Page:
As for the armament of the destroyers and frigate, the Type 051C destroyer, Shenyang, would be equipped with YJ-83 (C-803) anti-ship cruise missiles (ASCMs), with a range of about 110 statute miles (90 nautical miles) and some potential application against targets ashore. The Jiangkai II frigates also carry the C-803 ASCM system.
The Russian-made Sovremennyy destroyer has supersonic SS-N-22 “Sunburn” ASCMs, which reportedly have had their range extended by the Chinese to as much as 150 statute miles (120 nautical miles).
That’s in addition to the usual complement of anti-air missiles and guns on each ship (and of course torpedoes for underwater warfare). Each ship can embark a helicopter, which will be equipped with guns and may have anti-ship missiles or rockets. For a deployment like this one, we can assume the ships are carrying helicopters.
(Is there a submarine with the task group? It’s possible. No submarine deployment was announced for the exercise with Russia, but submarine participation wouldn’t necessarily be advertised. From out here in the cheap seats, we can’t be sure.)
All that said, this isn’t “about” whether China can attack the U.S. effectively with this task group. We can’t conclude, because an attack would be foolish and overmatched, that the deployment itself doesn’t matter. Of course it matters.
It matters that China has been emboldened, for the first time ever, to do it.
It matters that China is doing it at the same time as the huge, long-planned military parade held (today, 3 September) to commemorate victory in World War II – a parade in which Beijing is showing off a number of China’s most modern weapon systems, including the DF-21D “carrier killer” anti-ship ballistic missile.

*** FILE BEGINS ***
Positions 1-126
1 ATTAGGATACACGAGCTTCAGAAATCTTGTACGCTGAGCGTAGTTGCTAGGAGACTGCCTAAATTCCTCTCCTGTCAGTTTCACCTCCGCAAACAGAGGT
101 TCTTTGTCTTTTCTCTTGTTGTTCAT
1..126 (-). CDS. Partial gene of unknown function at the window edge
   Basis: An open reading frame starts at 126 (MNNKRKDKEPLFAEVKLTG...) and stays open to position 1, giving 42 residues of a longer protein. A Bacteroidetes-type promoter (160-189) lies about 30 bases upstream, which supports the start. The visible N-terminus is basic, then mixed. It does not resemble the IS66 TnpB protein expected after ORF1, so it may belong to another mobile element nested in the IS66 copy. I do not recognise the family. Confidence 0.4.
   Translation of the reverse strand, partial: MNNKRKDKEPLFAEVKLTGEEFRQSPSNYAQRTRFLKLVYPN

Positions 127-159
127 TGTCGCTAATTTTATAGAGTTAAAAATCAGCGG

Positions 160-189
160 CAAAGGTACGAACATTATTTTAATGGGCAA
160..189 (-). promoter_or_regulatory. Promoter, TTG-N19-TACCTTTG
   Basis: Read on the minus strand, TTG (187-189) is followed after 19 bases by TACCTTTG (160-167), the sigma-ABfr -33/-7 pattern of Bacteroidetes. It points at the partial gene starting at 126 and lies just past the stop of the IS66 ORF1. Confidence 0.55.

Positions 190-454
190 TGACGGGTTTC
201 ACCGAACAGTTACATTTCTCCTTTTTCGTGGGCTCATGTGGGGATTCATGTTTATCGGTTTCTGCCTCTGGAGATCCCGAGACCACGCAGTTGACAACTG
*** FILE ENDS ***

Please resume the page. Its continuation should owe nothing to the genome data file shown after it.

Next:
To clarify China’s intentions about sending signals with these displays, see this note by U.S. Naval War College Professor Andrew Erickson about the victory parade:
All the major missiles were labeled with their English abbreviations in big white letters, likely to help guarantee that their presence isn’t lost on foreigners.
That wouldn’t be at all pointed.
It matters that China has chosen to perform this deployment in conjunction with the biggest naval exercise ever held between China and Russia. And it probably even matters that the Chinese task group is in the Bering Sea, off of Alaska, during Obama’s trip to the state to highlight “climate change,” record an episode of the reality show Bear Grylls, and bust moves.
Does it matter that the United States puts warships in the South China Sea when China is building artificial islands there, and extending her unrecognized claims of “sovereignty” over international waters and the maritime areas claimed by other nations? Does it matter even though the U.S. certainly couldn’t use those warships effectively to attack China, and would be extremely foolish to try?
Yes. That’s why it matters that China is putting a naval task group in the Bering Sea, off the coast of Alaska. China has just ratcheted up, in a big way, her project to extend “sovereignty” over the South China Sea beyond anything recognized by international convention. The task group deployment to the Bering Sea is the opening salvo in a new level of challenge to the U.S. Navy’s dominance of the world’s oceans. It won’t end with this one symmetric jab. Indeed, its development at the new level of confrontation is just beginning.